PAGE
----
2 NORTH CAROLINA STROKE CARE PROGRAM/Dignan et al 383 made to necessary home health agencies. ADL evaluation was reassessed by project staff at three, six and 12 after discharge. Methods The entry period was January 1979 through January Nineteen hospitals in Eastern North Carolina were included. Identification of strokes, interviews with patients, follow-up diagnoses, and completion of stroke forms were carried out by trained registered nurses. Neurologists validated all stroke diagnoses. For the intervention, the participating hospitals were divided into three groups, A, B and C. During the first six, the community stroke program was established in the A hospitals, while the B and C hospitals served as controls. During the next six both A and B hospitals were provided the community stroke program while the C hospitals served as controls. During the subsequent six, all hospitals were providing the community stroke program. A patient was considered as being "on" the program if the hospital to which he was admitted was providing the community stroke program at the time of his admission. These admissions were to the 19 hospitals in the survey area. Data were provided by the patient, or the family if the patient was unable to communicate. Data collected on hospitalized stroke admissions included: (1) standard demographic measures (age, race, sex, marital status, employment status, and education); (2) diagnostic and disease-related information including type of stroke, the presence or absence of specific risk factors and comorbid diseases, consciousness level at admission and discharge from hospital, length of hospital stay, type of diagnostic procedure administered; and (3) a measure of functional status using the Barthel Index at discharge from the hospital and at three, six and 12 post-discharge."' 12 The Barthel Index is a widely used ADL evaluation instrument that has been used to assess the impact of stroke. It can also be used to assess the relative effectiveness of different ways of treating stroke victims. We evaluated the impact of the Community Stroke Care Program on independence in ADL as measured by the Barthel Index, after controlling for age, race, sex, first versus recurrent stroke and admission consciousness level. We evaluated the impact of the program on continuing improvement, as measured by the Barthel Index at three, six, and 12 month follow-ups, after controlling for the above factors as well as the Barthel Index score at discharge. The impact of the individual factors on the Barthel Index scores at each time period (discharge, three, six, and 12 ) was determined using linear regression. Forward stepwise regression was used. Any missing data eliminated a patient from the analysis, but to obtain the best possible estimates, and use as much patient data as possible, separate analyses were rerun after the regression equations had been developed. These analyses included all patients with complete data for the variables included in the regression equations. Results Data were collected on a total of 774 admissions to the 19 study hospitals with a diagnosis of stroke. Of the 744 admissions, 482 (62%) were white and 364 (47%) were male. A total of 614 (79%) were admitted for a first stroke. Table 1 presents descriptive data on the patients at discharge, divided into program and control groups. As shown in table 1, at discharge, the program and control patients were alike in all ways except admission consciousness. There were approximately twice as many patients admitted in a comatose state to the program hospitals as to the controls. Thus, because the general prognosis for recovery from stroke is strongly related to consciousness, the program and control groups were not equivalent at the outset of the evaluation and the program group was therefore at some disadvantage. Effectiveness of the Stroke Care Program was measured by the Barthel Index scores. Figure 1 depicts the Barthel Index scores, over the course of the study, including measurements at discharge, three, six and 12. As seen in figure 1, the Barthel Index scores, for the program and control groups, showed the controls having better scores, on average, at discharge. This difference disappeared by the three month evaluation, reappeared at a lower magnitude at the six month evaluation, and became even smaller at the twelve month follow-up. Stepwise linear regression was used to estimate the impact of the Stroke Care Program on the patients' recovery, as measured by the Barthel Index. This choice of analytic procedure allowed us to control for difference between the groups while testing for program effect. Like analysis of covariance, this procedure allows for "adjustment" for the documented significant difference in consciousness levels between the control and program groups, as well as for nonsignificant differences that may influence the comparison of TABLE 1 Stroke Care Program Patients and Controls at Discharge Group Measure Program Control p value Age Mean Median Percent white Percent male Admission consciousness Percent alert Percent stuperous Percent comatose Percent first stroke Percent hypertensive Percent cardiac disease Percent diabetic Notes: p values for differences in means were via the t test, for difference in median were via the median test, and between proportions were via the chi-square test.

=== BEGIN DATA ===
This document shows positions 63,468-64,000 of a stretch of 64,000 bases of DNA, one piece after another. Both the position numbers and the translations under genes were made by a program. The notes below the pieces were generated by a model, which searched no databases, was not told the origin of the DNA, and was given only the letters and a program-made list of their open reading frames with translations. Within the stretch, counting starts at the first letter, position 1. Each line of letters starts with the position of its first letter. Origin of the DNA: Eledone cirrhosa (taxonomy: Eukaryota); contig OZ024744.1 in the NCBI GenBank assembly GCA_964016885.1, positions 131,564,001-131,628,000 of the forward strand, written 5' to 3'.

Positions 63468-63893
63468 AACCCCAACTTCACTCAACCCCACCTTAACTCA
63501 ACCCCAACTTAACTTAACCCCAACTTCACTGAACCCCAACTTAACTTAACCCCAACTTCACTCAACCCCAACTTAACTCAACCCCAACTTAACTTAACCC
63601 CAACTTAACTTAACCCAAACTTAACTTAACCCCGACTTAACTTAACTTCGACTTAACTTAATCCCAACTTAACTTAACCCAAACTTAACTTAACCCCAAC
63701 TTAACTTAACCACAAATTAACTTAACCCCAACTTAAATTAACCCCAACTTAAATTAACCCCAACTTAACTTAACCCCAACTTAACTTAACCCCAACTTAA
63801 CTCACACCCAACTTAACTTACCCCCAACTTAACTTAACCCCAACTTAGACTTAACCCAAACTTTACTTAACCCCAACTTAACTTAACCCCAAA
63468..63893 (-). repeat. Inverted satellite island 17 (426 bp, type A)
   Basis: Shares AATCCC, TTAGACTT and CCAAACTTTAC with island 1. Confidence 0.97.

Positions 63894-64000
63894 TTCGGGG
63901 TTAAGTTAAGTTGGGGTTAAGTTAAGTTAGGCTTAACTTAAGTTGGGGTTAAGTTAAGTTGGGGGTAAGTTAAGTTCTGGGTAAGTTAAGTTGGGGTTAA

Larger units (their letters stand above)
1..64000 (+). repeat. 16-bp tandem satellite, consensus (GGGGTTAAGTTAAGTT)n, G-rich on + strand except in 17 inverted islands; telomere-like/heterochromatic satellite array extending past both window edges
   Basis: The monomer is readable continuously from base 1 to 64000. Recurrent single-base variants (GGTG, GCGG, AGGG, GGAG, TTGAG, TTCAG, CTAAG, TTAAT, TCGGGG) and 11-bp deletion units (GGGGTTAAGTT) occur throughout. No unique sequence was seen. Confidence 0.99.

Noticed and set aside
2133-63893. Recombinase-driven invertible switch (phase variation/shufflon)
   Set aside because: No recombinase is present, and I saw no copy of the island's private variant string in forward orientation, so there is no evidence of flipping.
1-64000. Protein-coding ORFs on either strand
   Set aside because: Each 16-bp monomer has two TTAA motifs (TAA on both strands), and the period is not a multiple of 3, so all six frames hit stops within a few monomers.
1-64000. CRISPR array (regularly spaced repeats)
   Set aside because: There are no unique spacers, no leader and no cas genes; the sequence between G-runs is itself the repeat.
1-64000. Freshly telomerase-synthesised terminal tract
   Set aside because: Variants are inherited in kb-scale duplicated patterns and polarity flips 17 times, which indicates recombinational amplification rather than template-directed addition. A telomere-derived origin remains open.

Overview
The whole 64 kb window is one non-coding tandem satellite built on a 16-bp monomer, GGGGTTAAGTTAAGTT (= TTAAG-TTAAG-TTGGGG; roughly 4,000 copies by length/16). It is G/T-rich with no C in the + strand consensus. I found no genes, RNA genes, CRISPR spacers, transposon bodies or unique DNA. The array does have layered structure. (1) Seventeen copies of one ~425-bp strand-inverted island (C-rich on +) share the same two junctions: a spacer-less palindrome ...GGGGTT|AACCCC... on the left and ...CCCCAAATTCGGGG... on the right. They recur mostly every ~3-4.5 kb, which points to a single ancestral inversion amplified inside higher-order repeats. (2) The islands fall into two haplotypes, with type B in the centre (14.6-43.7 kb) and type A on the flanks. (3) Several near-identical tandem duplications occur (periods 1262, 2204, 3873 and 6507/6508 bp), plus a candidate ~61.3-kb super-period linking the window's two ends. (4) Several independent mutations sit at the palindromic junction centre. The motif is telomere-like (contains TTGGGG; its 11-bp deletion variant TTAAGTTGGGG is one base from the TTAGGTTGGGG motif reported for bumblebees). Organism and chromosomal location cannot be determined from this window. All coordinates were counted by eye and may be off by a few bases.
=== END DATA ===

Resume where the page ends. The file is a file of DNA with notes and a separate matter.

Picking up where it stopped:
3 384 STROKE VOL 17, No 3, MAY-JUNE Discharge 3 Months 6 Months Group Control Program FIGURE 1. The Barthel Index scores, including measurements at discharge, three, six and twelve, for program and control patients. program versus control. The significance of the factors predicting statistically significant regression (p <.05) are shown in table 2. If a factor was found to be statistically significant (p <.05) in the stepwise procedure, the significance level in the reduced model is provided. The factors that did not contribute to regression are also indicated. At discharge, the Barthel Index score was found to be significantly affected by age (p < ), sex (p =.013), admission consciousness level (p < ), and whether the stroke was a first or recurrent event (p =.0002). The fact that admission consciousness contributes to regression verifies our aim to control for its effects on program results. With each yearly increase in age, the average discharge Barthel Index score was found to be about one-half point lower. This one-half point difference is estimated after "control" for other significant factors in the final model; adjustment for sex, admission consciousness level, and whether the event was afirstversus recurrent event. Females were found to have an average discharge Barthel Index score 5.3 points lower than males. Patients with recurrent strokes had scores that averaged about 10 points lower than those with first strokes. The admission consciousness level had a major impact on the discharge Barthel Index score, with disoriented patients having scores averaging 18 points below their alert counterparts and lethargic or comatose patients having scores which averaged 15 points lower. The scores of the disoriented, lethargic or comatose patients were significantly lower than those of the alert patients. After controlling for age, sex, admission consciousness, and the first vs. recurrent stroke episode, the Barthel Index scores, as measured at discharge, were not affected by the community stroke program (p =.9833). At three the Barthel Index score was found to be affected only by the age of the patient (p < ) and the Barthel Index score (p < ) obtained at discharge. The impact of admission consciousness disappeared. With each yearly increase in age, the three month score was lowered, on average, by 0.4. Also, with each decrease in the Barthel score at discharge, the three month Barthel score was 0.7 lower. After controlling for age and the discharge Barthel Index score, the three month Barthel Index score was not affected by the community stroke program (p =.07). At six, the Barthel Index score was affected by age (p = ), race (p =.012), whether the stroke was afirstor a repeat event (p =.017), admission consciousness (p =.035), and the discharge Barthel Index score (p = ). For each yearly increase in age, the six month Barthel Index score decreased by approximately one-half point. Nonwhite patients had six month scores which averaged 6.2 points higher than whites and victims ofrepeatstrokes had six month scores averaging 7.6 points below first stroke victims. Patients who were disoriented at admission had average scores that were 7.7 points below the alert patients (p =.01); however, patients who were stuporous or comatose had scores which, while 3.1 points higher than the alert patients, were not found to be statistically different. Discharge Barthel scores continued to exert a significant impact on Barthel Index scores at follow-up periods, where for each point of decrease in the discharge score the six month score averaged one-half point lower. At 12, the Barthel Index score was affected by only first vs. recurrent stroke episode (p = ), and the discharge Barthel Index score (p = ). Twelve month Barthel Index scores decreased an average of.46 for each year increase in age. Patients experiencing arecurrentstroke averaged 14.6 points lower on their 12 month Barthel Index score. The discharge Barthel Index scores were again related to the followup scores, where the 12 month score was.54 points TABLE 2 Probability ValuesfromStepwise Linear Regression of Selected Factors on Barthel Scale Scores at Discharge, Three, Six and 12 Months Follow-up period Age Sex Factor First vs recurrent stroke episode Consciousness Program vs control Race Diabetes Hypertension Cardiac disease Previous TIA Discharge Barthel Scale score Discharge * *A11 underlined values are those that were judged to significantly contribute to the "best" model predicting ADL.